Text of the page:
Background: Massive hemoptysis is a complication commonly reported in patients with cystic fibrosis (CF). An understanding of the pathophysiology of this complication and its consequences is important for the management of patients with CF.
Objectives: To identify risk factors associated with massive hemoptysis, and to determine the prognosis of patients following an episode of massive hemoptysis.
Design: A retrospective, observational cohort study of the National CF Patient Registry between the years 1990 to 1999.
Patients: The Registry contained data on 28,858 patients with CF observed over 10 years at CF centers across the United States.
Results: Massive hemoptysis occurred with an average annual incidence of 0.87% and in 4.1% of patients overall. There was no increased occurrence by sex, but it was more prevalent in older patients (mean age, 24.2 ± 8.7 years [± SD]) with more severe pulmonary impairment (nearly 60% of patients who had an episode of massive hemoptysis had FEV1 < 40% predicted). The principal risks associated with an increased occurrence of massive hemoptysis included the presence of Staphylococcus aureus in sputum cultures (odds ratio [OR], 1.3) and diabetes (OR, 1.1). There was an increased morbidity (eg, increased hospitalizations and hospital days) and an increased 2-year mortality following massive hemoptysis.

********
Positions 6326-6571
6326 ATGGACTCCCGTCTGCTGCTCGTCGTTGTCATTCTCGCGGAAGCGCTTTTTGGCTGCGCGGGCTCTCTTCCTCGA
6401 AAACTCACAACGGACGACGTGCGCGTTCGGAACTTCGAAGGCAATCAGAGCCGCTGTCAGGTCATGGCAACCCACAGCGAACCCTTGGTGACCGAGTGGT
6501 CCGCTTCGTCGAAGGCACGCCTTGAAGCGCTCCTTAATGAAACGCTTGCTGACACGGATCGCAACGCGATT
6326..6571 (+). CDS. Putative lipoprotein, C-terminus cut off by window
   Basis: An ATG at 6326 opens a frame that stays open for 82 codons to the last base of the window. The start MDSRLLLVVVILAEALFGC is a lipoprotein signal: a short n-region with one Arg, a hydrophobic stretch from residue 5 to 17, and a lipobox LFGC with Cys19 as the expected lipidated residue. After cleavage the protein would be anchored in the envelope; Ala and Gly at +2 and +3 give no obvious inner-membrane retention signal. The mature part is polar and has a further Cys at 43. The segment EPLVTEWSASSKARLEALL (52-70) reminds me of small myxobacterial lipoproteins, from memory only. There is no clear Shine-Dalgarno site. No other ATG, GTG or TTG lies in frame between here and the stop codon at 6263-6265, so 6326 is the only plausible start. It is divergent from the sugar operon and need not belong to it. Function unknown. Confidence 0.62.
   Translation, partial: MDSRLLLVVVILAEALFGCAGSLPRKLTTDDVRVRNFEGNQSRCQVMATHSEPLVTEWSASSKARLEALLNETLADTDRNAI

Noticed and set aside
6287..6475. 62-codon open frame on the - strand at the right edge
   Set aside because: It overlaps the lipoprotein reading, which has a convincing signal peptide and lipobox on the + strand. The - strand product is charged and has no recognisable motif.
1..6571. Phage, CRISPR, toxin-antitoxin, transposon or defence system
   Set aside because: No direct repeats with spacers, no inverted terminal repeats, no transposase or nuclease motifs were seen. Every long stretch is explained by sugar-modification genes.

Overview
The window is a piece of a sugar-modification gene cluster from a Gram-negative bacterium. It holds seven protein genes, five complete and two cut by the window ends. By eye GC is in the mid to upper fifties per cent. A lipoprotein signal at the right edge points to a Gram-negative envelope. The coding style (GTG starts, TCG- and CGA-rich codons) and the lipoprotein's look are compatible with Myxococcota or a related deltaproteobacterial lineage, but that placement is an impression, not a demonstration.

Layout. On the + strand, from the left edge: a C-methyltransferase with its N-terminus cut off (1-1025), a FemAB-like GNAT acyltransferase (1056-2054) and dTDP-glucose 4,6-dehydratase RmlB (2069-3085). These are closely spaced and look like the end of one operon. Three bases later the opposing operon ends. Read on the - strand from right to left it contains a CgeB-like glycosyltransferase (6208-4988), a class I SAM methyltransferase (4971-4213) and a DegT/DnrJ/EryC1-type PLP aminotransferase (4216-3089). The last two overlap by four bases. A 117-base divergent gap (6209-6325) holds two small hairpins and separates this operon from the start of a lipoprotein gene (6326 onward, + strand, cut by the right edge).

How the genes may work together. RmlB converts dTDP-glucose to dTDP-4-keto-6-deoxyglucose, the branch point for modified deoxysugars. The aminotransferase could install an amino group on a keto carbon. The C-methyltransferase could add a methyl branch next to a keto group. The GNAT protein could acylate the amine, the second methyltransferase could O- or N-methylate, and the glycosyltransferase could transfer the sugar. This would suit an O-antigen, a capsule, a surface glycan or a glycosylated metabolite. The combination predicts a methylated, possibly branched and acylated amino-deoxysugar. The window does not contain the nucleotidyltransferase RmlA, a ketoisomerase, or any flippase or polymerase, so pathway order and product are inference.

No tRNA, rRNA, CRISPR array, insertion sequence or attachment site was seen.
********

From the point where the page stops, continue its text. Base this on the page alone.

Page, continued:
Conclusion: Massive hemoptysis is a serious complication in CF patients, occurring more commonly in older patients with more advanced lung disease. Nearly 1 in 100 patients will have this complication each year. There is an attributable mortality to the complication and considerable morbidity, resulting in increased health-care utilization and a measurable decline in lung function.